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Four diseases, One Gene: CACNA1A

Written by Dr. Judit Pérez Edited by Dr. David Bushart

A new case report describes how a new mutation in the CACNA1A gene causes ataxia with seizures.

Genes and their diseases

Hereditary ataxias are caused by mutations in different genes that affect how different parts of the brain and spinal cord work. Usually, the affected genes predict how one would expect the patient’s clinical signs and symptoms to look. The reverse can also be true. For example, a set of clinical signs and symptoms may raise suspicion of a known genetic disease, which allows doctors to perform focused genetic testing to confirm the diagnosis. These correlations are helpful for doctors and patients in understanding the diagnostic process and disease outlook.

New mutation, new disease

A study by Stendel and colleagues was inspired by a patient who developed ataxia in mid-adulthood that slowly worsened over the next decades of his life. The progression resembled that of spinocerebellar ataxias with repeat expansions in their genes as the culprits. However, when doctors performed the usual genetic testing for ataxia genes, they did not find a match. Nevertheless, suspicion for an ataxia gene playing a role remained high. The patient had experienced seizures as a child (called “absence seizures”), which didn’t entirely fit the picture of known SCAs. Where to go from here? The scientists next broadened their search to include 118 genes that are known to cause ataxia or other diseases that include ataxia symptoms.  To their surprise, they found a previously unidentified mutation in a well-known ataxia gene called CACNA1A.

CACNA1A is a gene that instructs brain cells to make a protein called Cav2.1, which helps neurons communicate. But now mutations in the CACNA1A gene are now connected to four different diseases. Photo used under license by Yurchanka Siarhei/

CACNA1A – three birds with one stone

CACNA1A is a gene that instructs brain cells to make a calcium channel protein, called Cav2.1, whose task is important to help neurons communicate. Three different mutation types are already known to disrupt and derail the work of Cav2.1 and lead to three distinct neurological diseases. These are Spinocerebellar ataxia type 6 (SCA6), Episodic Ataxia type 2 (EA2), and Familial Hemiplegic Migraine type 1 (FHM1). Although CACNA1A is their common link, the three diseases show distinct clinical features (Table 1).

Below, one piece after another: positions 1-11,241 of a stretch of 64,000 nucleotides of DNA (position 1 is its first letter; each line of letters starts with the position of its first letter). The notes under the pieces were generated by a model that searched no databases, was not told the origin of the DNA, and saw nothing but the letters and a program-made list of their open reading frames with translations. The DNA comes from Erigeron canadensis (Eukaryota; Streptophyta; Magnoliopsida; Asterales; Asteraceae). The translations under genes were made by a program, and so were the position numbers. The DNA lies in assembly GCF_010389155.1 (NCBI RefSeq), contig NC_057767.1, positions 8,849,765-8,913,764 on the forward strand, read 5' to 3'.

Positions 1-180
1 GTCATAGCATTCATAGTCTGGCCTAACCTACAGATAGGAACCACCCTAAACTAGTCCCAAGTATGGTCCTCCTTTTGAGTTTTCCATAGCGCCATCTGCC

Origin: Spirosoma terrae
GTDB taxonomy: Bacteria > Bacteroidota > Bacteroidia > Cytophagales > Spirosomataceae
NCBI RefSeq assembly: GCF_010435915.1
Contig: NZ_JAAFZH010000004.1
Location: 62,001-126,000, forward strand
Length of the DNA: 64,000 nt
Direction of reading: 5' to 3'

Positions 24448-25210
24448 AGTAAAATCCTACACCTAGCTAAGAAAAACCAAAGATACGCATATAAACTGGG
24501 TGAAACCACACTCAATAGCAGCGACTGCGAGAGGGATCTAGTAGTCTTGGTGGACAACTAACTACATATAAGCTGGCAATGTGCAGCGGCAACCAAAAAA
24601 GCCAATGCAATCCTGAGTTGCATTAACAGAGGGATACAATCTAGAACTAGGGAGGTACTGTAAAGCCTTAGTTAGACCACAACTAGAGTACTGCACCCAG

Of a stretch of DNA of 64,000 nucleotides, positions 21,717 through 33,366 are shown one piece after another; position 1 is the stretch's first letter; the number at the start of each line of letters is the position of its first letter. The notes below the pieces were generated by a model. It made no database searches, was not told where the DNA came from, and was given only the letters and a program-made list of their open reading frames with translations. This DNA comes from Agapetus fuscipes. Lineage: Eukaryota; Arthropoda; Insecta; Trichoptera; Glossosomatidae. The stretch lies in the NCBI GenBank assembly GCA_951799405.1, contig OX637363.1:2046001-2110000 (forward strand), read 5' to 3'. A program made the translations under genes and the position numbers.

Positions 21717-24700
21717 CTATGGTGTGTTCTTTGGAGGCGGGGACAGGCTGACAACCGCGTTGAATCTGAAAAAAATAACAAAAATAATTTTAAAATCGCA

SCA6 is an adult disease that usually presents in the fifth decade of life as coordination difficulties (ataxia) that gradually worsen over time.  In contrast, EA2 is a childhood disease. It consists of transient episodes of coordination difficulties without symptoms between those episodes. In FHM1, patients experience migraines that are so severe they result in temporary paralysis of one side of their body.  Clinically, SCA6, EA2, and FHM1 are distinguishable neurological diseases that would seem to have distinct genetic entities, but have CACNA1A as their cause. The distinction is in the details.

  SCA6 EA2 FHM1 This Study
CACNA1A mutation CAG expansion (polyglutamine) Point mutations; small deletions/insertions Point mutations; small deletions/insertions Exon 14 deletion
Effects of mutation on protein function Faulty protein, and harmful effects on cells Faulty protein harmful effects on cells Completely inactive protein
Symptoms Progressive ataxia. Starts in late adulthood. Sudden attacks of ataxia symptoms and imbalance that lasts minutes to days, occurring a few times a week or year. Starts in childhood. 50% may have migraines. Migraines that result in paralysis of half of the body, May also have ataxia. Absence seizures in childhood. Progressive non-episodic ataxia in adulthood.
Treatment N/a Avoid triggers. Drug: acetazolamide N/a N/a